Open Access

Prosthesis design and placement in reverse total shoulder arthroplasty

Journal of Orthopaedic Surgery and Research201510:101

https://doi.org/10.1186/s13018-015-0244-2

Received: 7 January 2015

Accepted: 22 June 2015

Published: 2 July 2015

Abstract

The management of irreparable rotator cuff tears associated with osteoarthritis of the glenohumeral joint has long been challenging. Reverse total shoulder arthroplasty (RSA) was designed to provide pain relief and improve shoulder function in patients with severe rotator cuff tear arthropathy. While this procedure has been known to reduce pain, improve strength and increase range of motion in shoulder elevation, scapular notching, rotation deficiency, early implant loosening and dislocation have attributed to complication rates as high as 62 %. Patient selection, surgical approach and post-operative management are factors vital to successful outcome of RSA, with implant design and component positioning having a significant influence on the ability of the shoulder muscles to elevate, axially rotate and stabilise the humerus. Clinical and biomechanical studies have revealed that component design and placement affects the location of the joint centre of rotation and therefore the force-generating capacity of the muscles and overall joint mobility and stability. Furthermore, surgical technique has also been shown to have an important influence on clinical outcome of RSA, as it can affect intra-operative joint exposure as well as post-operative muscle function. This review discusses the behaviour of the shoulder after RSA and the influence of implant design, component positioning and surgical technique on post-operative joint function and clinical outcome.

Keywords

ProsthesisBiomechanicsArthropathyMoment armDeltoidRotator cuffSurgery

Introduction

Reverse total shoulder arthroplasty (RSA) was first described by Grammont et al. in 1987, as a treatment for patients with cuff tear arthropathy for which non-operative treatment options had failed [1]. It involved reversing the polarity of ‘the ball and the socket’ by placing a ‘ball’ component at the glenoid and an articular ‘socket’ at the proximal humerus. Developed over two decades, the Delta III reverse prosthesis was introduced in 1991, and is a direct descendant of the initial Grammont prosthesis (Fig. 1) [24]. It has propagated a new family of reverse shoulder implants which are now available from numerous different manufacturers. With improvements in modern implant design and instrumentation, surgical techniques for RSA continue to evolve, as do the surgical indications [5, 6].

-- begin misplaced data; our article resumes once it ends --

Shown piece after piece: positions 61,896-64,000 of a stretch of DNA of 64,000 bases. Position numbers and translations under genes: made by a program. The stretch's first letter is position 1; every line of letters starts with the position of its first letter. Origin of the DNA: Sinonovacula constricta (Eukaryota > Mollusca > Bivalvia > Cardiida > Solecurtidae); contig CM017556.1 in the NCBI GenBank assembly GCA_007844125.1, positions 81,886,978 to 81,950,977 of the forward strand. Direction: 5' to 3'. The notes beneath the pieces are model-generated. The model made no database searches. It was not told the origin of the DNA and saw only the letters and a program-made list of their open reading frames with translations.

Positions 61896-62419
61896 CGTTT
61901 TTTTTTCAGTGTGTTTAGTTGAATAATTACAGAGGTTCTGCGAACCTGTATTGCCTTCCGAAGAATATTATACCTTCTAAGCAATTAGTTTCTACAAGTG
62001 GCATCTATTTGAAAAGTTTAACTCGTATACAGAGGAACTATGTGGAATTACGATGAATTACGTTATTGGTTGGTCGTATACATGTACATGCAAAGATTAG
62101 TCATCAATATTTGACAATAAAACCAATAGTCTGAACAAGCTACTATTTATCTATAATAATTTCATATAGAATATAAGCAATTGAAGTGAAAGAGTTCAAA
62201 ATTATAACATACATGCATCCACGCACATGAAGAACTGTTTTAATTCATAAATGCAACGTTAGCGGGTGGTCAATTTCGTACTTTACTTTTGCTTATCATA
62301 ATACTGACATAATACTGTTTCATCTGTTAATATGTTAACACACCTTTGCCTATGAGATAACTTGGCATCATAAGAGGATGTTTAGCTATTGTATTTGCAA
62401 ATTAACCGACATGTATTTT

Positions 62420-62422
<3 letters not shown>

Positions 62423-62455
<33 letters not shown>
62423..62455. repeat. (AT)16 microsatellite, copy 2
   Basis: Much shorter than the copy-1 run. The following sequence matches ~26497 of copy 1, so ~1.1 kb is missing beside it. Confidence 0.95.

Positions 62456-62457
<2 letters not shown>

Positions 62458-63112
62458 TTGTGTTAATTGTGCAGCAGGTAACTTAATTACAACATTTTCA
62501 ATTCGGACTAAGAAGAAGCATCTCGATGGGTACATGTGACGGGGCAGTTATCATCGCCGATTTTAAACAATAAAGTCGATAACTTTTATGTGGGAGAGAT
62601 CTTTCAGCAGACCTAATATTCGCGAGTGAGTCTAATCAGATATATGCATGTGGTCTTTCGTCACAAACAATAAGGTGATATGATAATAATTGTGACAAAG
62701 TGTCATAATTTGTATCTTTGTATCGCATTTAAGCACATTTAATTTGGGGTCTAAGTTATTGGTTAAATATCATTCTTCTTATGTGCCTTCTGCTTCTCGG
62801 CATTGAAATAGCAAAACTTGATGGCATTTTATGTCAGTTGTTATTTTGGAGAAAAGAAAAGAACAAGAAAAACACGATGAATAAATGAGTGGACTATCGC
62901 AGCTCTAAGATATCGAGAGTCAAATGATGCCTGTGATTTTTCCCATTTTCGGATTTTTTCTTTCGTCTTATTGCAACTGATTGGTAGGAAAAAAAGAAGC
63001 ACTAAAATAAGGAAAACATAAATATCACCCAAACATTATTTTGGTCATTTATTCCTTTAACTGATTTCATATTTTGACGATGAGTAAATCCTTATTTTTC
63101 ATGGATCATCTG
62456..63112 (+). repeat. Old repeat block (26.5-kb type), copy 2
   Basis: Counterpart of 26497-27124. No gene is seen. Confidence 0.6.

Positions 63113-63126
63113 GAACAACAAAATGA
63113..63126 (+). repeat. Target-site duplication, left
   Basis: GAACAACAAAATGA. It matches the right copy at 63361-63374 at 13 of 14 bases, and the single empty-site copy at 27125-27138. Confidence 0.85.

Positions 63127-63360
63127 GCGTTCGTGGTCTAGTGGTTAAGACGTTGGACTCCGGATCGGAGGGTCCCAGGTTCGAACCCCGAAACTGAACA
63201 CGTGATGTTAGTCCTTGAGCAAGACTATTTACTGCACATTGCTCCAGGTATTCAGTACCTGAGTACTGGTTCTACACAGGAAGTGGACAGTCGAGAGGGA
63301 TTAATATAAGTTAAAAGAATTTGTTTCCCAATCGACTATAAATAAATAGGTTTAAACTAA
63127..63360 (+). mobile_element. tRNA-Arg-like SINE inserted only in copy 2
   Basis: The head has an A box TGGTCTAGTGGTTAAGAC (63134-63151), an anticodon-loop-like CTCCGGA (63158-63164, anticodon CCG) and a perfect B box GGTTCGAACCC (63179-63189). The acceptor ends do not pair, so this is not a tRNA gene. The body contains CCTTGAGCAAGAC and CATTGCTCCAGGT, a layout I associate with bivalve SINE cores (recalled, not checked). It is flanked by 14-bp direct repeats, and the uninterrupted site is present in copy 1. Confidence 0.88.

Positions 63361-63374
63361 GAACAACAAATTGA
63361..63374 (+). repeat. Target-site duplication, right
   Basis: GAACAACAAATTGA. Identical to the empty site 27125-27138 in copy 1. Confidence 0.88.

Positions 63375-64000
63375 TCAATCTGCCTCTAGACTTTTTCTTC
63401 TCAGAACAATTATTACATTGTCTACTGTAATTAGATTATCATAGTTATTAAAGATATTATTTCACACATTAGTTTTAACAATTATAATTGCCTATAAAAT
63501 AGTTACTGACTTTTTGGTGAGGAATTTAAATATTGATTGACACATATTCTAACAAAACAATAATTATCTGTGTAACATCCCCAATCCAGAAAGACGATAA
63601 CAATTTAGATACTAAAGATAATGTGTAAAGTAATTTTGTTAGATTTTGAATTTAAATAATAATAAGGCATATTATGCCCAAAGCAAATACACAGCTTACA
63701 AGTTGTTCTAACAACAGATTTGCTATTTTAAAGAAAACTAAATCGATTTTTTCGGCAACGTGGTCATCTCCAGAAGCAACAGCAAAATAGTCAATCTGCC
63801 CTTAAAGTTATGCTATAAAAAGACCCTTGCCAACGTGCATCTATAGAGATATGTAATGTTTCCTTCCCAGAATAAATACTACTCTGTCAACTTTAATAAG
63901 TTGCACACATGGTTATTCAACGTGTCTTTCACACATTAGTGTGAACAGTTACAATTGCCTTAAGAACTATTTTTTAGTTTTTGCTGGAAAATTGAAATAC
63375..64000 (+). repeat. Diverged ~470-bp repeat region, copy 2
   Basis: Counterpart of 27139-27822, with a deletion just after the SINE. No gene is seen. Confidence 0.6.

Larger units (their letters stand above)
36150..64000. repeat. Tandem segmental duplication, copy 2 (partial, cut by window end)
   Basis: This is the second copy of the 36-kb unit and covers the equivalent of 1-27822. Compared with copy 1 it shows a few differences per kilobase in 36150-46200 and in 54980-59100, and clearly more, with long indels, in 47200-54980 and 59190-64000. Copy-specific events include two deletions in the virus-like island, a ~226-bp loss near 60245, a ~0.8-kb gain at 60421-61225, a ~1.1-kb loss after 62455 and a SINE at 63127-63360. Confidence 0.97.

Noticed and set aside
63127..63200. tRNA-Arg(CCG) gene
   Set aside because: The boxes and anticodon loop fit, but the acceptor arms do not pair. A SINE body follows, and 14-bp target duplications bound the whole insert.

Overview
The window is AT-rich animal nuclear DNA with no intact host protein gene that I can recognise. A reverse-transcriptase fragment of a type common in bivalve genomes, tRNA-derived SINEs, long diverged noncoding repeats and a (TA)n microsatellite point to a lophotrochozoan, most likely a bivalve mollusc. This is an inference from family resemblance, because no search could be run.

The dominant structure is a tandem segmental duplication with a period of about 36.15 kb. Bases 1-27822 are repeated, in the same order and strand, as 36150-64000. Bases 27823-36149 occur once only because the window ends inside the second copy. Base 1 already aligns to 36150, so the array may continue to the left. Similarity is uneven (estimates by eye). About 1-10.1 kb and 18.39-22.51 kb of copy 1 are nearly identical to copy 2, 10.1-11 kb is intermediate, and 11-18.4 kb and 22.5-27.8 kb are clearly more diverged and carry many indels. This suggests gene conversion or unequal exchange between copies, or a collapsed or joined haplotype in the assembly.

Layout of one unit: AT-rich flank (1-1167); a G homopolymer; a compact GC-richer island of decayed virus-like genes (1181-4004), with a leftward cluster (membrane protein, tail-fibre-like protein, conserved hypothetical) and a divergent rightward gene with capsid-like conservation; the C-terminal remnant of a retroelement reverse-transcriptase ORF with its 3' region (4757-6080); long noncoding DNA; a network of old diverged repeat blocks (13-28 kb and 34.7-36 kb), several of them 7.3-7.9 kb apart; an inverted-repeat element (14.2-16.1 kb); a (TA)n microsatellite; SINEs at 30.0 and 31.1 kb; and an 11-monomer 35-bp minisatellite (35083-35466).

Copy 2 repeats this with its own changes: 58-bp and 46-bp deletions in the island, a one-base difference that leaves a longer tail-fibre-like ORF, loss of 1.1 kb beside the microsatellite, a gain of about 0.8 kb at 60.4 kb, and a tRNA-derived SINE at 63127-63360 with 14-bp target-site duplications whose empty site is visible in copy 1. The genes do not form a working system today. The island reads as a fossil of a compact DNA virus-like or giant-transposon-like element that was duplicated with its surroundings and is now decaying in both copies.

Fig. 1

Neer’s constrained reverse shoulder prosthesis concept (a) and the Delta III reverse shoulder prosthesis based on Grammont’s original design (b)

While rotator cuff tear arthropathy remains the primary indication for RSA, applications now include a variety of conditions associated with rotator cuff deficiency or dysfunction. These include cuff tear pseudo-paralysis, tumour resection, revision shoulder arthroplasty [1, 5, 710], fracture sequelae [1012] and, lately, severely comminuted non-reconstructable proximal humerus fractures [13]. Complication rates for RSA are as high as 68 % [14], with substantially higher complication rates observed in revision surgery [15, 16]. The most common complications observed in RSA are scapular notching, glenohumeral dislocation, component loosening, acromion or spine of scapula facture, infection, nerve injury and deltoid weakness [17]. With reported complication rates associated with RSA higher than those of conventional anatomic replacement [2, 1820], significant efforts have been made to refine surgical implantation method and prosthesis design. Variables such as neck-shaft angle of the humerus, glenosphere diameter, eccentricity and lateral offset, glenoid base plate tilt and component fixation are known to influence clinical outcome and can vary significantly in different implant designs and surgical approaches [21].